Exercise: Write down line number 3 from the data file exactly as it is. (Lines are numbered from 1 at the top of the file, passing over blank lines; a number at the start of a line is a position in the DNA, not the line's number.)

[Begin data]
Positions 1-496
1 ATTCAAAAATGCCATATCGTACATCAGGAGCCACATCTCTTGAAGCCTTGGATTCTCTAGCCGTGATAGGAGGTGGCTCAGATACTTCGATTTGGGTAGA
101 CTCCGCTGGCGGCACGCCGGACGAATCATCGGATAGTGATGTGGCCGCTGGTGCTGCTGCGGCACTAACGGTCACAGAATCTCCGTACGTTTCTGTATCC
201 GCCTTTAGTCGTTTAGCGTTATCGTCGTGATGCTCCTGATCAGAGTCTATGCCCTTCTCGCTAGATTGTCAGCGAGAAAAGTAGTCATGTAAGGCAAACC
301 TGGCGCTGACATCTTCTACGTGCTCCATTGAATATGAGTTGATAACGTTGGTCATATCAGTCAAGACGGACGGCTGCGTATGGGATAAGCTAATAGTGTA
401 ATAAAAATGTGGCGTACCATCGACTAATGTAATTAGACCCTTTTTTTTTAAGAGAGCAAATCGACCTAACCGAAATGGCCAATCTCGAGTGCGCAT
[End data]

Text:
101 CTCCGCTGGCGGCACGCCGGACGAATCATCGGATAGTGATGTGGCCGCTGGTGCTGCTGCGGCACTAACGGTCACAGAATCTCCGTACGTTTCTGTATCC